Written by Jaimine Blesav Bezboznik.

The “anti-capitalism” mentality must decipher that voluntaryism is the precursor of all things good and humane. Also, economics is about “human actions” only. No matter how far they’re “educated”, but their education is utterly useless without wisdom. It is, nevertheless, good to have common-sense than education. Immoralism ushers in, when these self-claimed “humanity agents” expropriate “others” to pay for the [compulsory] schooling of children in our society. My argument, in this article, in general, is not against education. Instead, I am boldly propagating that violating the volitional jurisdiction of kids and teens, and replacing their sociological space to massage with the liberal’s social egoism is purely amoral in the eyes of nature. On what epistemological grounds, it is necessary for the child to undergo education? On what ontological grounds, it is unnecessary for the child to labor in order to feed himself or its family? On what deontological grounds, it is axiological for the people than parents to decide best for the small ones? I bet; my all these three questions will invite more incoherent and emotional elenchus and nothing else at all.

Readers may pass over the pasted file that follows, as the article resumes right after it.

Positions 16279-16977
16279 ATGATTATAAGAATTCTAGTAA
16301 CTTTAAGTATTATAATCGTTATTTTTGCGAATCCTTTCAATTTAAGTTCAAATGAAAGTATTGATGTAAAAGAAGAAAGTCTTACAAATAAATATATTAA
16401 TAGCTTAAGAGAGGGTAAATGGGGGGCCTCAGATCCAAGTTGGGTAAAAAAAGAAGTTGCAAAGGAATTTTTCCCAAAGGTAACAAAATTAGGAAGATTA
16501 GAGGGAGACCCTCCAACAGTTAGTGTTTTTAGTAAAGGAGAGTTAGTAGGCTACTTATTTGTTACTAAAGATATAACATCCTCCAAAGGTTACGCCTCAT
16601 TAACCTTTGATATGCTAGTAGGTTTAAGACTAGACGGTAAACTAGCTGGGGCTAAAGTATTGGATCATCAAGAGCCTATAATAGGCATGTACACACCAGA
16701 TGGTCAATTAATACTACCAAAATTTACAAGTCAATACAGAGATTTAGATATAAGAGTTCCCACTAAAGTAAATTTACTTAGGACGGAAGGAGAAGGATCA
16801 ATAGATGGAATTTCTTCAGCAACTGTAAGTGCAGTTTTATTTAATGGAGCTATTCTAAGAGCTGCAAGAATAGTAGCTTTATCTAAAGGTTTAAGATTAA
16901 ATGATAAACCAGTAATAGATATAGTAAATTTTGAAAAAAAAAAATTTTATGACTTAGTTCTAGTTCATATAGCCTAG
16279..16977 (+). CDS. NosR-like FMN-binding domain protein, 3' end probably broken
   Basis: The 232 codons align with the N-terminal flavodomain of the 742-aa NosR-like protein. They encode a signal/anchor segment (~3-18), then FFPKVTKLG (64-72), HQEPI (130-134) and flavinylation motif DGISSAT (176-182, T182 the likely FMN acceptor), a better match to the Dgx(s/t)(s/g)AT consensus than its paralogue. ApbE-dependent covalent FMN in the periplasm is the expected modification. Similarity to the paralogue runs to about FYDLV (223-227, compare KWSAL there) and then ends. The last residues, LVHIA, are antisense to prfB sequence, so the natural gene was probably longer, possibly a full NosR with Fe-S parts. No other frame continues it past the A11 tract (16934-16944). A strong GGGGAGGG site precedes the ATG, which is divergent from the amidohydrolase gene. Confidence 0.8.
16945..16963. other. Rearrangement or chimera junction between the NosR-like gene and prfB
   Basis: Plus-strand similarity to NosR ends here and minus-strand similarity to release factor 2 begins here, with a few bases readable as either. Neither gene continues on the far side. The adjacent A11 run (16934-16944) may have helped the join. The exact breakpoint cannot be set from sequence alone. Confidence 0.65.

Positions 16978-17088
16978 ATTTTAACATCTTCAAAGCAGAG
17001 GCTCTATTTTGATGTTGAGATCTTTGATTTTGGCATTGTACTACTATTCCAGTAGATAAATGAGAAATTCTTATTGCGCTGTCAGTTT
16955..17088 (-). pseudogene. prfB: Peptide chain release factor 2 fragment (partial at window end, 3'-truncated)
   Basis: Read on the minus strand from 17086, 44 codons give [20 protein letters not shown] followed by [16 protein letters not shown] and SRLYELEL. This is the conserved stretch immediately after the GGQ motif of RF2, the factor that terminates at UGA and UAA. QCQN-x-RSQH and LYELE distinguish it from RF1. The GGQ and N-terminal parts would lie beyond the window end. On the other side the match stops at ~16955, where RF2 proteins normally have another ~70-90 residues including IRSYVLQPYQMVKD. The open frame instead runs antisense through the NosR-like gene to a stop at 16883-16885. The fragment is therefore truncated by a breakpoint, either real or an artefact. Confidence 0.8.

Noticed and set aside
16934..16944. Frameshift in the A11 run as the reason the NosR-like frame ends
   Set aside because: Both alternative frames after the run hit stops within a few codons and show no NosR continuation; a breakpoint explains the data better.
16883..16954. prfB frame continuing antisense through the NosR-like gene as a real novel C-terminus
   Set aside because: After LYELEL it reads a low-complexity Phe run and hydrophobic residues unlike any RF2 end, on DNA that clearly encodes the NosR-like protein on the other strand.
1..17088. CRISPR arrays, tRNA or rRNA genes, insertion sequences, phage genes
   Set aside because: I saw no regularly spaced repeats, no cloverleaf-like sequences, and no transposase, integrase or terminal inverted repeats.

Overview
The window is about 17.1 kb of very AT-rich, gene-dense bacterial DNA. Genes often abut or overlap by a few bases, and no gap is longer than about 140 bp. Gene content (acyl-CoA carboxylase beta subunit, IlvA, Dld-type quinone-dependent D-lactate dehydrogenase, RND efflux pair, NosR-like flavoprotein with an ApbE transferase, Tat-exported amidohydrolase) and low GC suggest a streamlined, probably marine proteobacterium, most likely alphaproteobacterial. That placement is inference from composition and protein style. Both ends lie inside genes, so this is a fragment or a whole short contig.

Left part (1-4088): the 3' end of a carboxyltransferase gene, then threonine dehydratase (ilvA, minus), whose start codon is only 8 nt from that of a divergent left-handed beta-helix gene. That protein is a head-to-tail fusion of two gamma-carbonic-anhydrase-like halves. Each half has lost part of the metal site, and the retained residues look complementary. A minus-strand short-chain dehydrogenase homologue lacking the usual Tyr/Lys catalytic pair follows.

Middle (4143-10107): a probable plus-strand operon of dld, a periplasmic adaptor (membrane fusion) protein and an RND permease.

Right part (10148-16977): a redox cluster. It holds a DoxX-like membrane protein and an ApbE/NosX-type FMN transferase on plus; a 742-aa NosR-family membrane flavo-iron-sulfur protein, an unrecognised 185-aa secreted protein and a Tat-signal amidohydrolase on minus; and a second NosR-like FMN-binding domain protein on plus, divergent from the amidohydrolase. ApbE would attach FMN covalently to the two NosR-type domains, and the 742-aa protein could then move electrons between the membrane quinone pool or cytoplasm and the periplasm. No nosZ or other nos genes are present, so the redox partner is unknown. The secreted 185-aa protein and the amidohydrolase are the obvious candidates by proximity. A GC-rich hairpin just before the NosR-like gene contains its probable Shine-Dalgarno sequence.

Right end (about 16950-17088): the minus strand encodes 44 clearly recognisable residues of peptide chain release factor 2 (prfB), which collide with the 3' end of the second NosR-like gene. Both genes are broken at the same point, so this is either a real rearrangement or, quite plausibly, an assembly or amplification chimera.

Deficiency of propertarian principles in my society is one of the influential cause to establish collective stupidity, as it is an asocial norm to talk about axioms of self-ownership. Believe me that a child labor, on the ground, is likely to know more about the world functions than your “schooled” kids. Kids and teens must have a right to autodidact themselves and this gesture will put them on a role which is likely to be more productive than rot system. My friend Marsha Enright authored a coherent analysis of the contemporary education system and ratiocinated the wonders of Montessori model. Well, coming back to the point, there is also a deficiency of catallactic order in our society and therefore it is impossible to behold a society of entrepreneurship. A businessman is likely to be hated than politicians because his income is dependent upon profit than taxation. A businessman prefers efficient laborers and telling him to unemploy small ones is an infringement of his privacy and liberty. What is your business to dictate him on the employment structure of his own organization, when you’re unlikely to look after each and every poor kids of our society using your own pocket? Understand that sometimes a parent who puts a child behind a loom for ten hours a day does so, not out of callous greed, but because this is what brings food to the table. This is called a tangible expression of parental love. OK? Any ban or boycott on oriental rugs, or any other product of child labor, is utterly counterproductive and potentially life-threatening to the very people we are trying to protect. Only “human actions” can improve the lives of these children.